This afternoon I watched Under African Skies, a documentary about the making of Paul Simon’s album Graceland. In particular, the film deals with the cultural boycott against South Africa that existed at the time of the making of Graceland, and explores, via interviews with Simon and many others, the implications both then and now of his violation of the boycott.
I love Graceland. It’s one of my favorite albums, and I think it’s one of the greatest pop music albums ever made. It came out the summer before my freshman year of high school, and was a big hit with many of my friends. I also remember repeatedly watching a film of the tour. When I moved to Japan in 1991, one of the first things I bought was a collection of Simon’s music that included a CD of a live Graceland concert in Zimbabwe.
I wrote a poem recently about Bishop Desmond Tutu and the anti-apartheid struggle, which was the first political fight of which I became aware in my life. As I wrote in the poem, my friends and I ordered anti-apartheid buttons from the Northern Sun catalog and wore them to school every day. The fight against apartheid was the very first step on the long path of my radicalization. However, at the time Graceland was released, it never even occurred to me that Simon had violated the boycott. To me, it seemed like a great way to expose more people to South African culture at a time when such exposure was sorely needed.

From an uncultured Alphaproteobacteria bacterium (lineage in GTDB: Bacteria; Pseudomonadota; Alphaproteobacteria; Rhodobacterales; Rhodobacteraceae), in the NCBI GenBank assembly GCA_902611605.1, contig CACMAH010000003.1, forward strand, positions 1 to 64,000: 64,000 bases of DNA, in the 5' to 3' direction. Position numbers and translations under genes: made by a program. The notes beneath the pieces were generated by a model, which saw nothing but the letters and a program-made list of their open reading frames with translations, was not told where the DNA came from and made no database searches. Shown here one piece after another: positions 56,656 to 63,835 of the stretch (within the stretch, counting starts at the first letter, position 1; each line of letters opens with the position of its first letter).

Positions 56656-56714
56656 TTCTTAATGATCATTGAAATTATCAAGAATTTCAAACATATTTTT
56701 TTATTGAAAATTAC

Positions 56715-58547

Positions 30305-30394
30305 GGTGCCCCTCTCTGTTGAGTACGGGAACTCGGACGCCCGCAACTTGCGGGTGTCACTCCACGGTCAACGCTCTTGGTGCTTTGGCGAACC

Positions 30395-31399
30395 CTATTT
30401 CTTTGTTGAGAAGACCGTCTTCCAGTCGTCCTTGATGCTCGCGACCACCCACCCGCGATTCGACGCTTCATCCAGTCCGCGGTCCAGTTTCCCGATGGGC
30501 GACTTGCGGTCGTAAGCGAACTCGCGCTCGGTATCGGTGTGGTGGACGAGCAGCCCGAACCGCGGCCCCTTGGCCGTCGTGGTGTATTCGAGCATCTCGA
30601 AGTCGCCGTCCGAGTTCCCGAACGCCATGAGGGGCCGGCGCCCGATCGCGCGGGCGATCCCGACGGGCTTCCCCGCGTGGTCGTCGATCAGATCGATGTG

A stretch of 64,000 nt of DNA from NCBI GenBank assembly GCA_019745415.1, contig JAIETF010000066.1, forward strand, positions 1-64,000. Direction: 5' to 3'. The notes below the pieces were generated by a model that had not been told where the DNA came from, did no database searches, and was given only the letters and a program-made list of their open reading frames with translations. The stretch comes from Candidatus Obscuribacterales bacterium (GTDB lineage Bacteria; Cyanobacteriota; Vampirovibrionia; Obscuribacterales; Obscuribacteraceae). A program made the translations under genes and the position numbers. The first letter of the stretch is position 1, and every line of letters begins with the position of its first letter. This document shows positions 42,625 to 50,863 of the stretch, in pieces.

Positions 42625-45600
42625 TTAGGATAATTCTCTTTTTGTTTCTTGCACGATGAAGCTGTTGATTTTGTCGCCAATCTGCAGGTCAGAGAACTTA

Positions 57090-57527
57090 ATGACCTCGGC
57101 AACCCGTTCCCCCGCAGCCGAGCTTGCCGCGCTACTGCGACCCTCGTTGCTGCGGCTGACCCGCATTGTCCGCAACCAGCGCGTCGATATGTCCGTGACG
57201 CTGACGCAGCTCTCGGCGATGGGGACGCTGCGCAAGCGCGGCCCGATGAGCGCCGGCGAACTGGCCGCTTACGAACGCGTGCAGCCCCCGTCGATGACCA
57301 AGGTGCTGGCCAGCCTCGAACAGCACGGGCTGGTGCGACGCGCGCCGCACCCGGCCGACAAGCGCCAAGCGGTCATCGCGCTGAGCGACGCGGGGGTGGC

Many years later I became a professional organizer, and organized a boycott against an anti-union hotel. As anyone who’s ever taken part in a boycott knows, you take it personally every time someone crosses the line and violates the boycott. I was a paid organizer whose own livelihood wasn’t in any way harmed by the boycott. I can’t even imagine how much more intensely the South African organizers of the cultural boycott must have felt each instance of betrayal.
And yet, I’m also an artist. I’m a poet and a musician, and music is by far the most sacred thing in my life. (I’ve written about that, too.) As I watched this film, I expected to side with the organizers of the boycott, but I found myself more and more siding with Simon, and even more with the South African musicians who recorded and toured with him. You know their names — Miriam Makeba, Hugh Masekela (my interview with Hugh), and Ladysmith Black Mambazo. To some degree, particularly in the case of Ladysmith, you know their names because they toured with Paul Simon, unless you were already a student of South African music.
Simon makes a compelling case for art, and for art’s need to resist being co-opted by governments of any kind. In the film, musicians such as Masekela (who was in exile at the time of Graceland) and guitarist Ray Phiri (who lived in South Africa) talked about being punished twice — once by apartheid, and then by a boycott that essentially prevented them from playing anywhere in the world.
Obviously it’s not my place to say whether Simon was right or wrong, and he doesn’t need either my absolution or my condemnation. I think history has largely proven that he made the right choice, or that at least his choice did a great service to global knowledge about the cultural vibrancy of South Africa. As for me, I think this film highlighted for me that my own tendency toward right-or-wrong activism was often too simple. There are more than two sides to most stories. And more ways to victory than are often imagined. And there’s a difference between a hotel boycott and a cultural boycott of an entire group of musicians. Still, if you cross my boycott or picket line, get ready to run. Meanwhile, let’s crank up the music.